User Interface - more
Shared Folders – Here you can create shares (Figure 8), assign rights, set up services for a share (such as AppleTalk) and set up the Distributed File System (if you have other DFS capable devices).
Figure 8: Shared Folder setup on the TeraStation Pro II
Group Management – Set up groups to minimize user administration.
User Management – Create and administer users. Unless you are using NT domain or Active Directory, there’s no way to enforce password policies.
Disk Backup – This is a nice feature of Buffalo NAS products. You can create a share on many Buffalo NAS products, including LinkStations, and define them as a backup share (Figure 9). Using the built-in software, you can back up a share on one NAS directly to a partition defined for backup on another NAS. You have multiple scheduling and backup options. I tested this between the TeraStation Pro II and the LinkStation Live, and it worked very well.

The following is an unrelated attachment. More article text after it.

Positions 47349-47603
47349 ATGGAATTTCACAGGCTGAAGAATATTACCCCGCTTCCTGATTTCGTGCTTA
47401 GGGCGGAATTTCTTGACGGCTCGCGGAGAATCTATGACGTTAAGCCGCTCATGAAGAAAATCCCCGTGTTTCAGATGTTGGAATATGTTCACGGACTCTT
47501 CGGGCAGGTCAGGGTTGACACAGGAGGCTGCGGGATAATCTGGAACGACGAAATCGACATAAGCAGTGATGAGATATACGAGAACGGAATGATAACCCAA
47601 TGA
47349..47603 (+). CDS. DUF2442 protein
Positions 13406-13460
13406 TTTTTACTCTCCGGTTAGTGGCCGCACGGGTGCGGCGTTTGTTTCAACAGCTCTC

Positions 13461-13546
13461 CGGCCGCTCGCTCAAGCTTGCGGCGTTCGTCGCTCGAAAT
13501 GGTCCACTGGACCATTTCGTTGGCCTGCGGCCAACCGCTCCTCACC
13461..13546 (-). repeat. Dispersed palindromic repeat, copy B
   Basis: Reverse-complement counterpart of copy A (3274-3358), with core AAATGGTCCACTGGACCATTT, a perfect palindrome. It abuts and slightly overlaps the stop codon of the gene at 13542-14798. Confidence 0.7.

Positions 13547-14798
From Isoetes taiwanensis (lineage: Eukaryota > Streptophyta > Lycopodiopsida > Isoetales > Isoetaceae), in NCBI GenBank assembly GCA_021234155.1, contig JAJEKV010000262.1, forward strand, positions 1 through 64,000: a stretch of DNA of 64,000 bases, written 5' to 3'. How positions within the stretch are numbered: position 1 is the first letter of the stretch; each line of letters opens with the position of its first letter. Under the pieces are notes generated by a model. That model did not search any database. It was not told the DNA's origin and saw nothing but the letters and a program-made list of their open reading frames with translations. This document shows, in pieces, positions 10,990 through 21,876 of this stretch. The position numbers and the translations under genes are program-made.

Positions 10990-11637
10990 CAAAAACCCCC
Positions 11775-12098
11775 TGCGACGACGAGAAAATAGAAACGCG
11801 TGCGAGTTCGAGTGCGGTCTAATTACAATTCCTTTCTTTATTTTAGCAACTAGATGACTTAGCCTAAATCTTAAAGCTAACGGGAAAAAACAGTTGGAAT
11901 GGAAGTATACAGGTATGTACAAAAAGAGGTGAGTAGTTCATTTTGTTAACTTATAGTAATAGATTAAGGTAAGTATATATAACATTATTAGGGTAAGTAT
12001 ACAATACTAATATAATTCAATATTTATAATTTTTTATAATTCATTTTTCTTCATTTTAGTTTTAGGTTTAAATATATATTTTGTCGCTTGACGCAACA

Figure 9: Disk Backup function showing backup options. I backed up to a LinkStation Live.
Maintenance – In this menu, you can set up email alerts that trigger on System alerts, disk failures, fan failures, completed backups, or a daily HDD status report. Someday, Buffalo will update the SMTP mailer to allow for SMTP authentication, but for now, only unauthenticated SMTP mail is supported.
Another sub menu lets you configure your UPS settings. You can also set up sound alerts for various conditions, as well as configure the LCD status panel. You can even configure the panel and LED brightness and a schedule for LED sleep and wakeup times. Unfortunately, there’s not an option for configuring drive spin down times—they run continuously. From the maintenance menu, you can also gracefully shut down the system, initialize it, and set up syslog transfers.
System Status – Sub menus show basic system info, USB details, Network information, and log info. The Pro II does let you manually save log files for system, FTP and SMB, but it’s a fairly unusable format.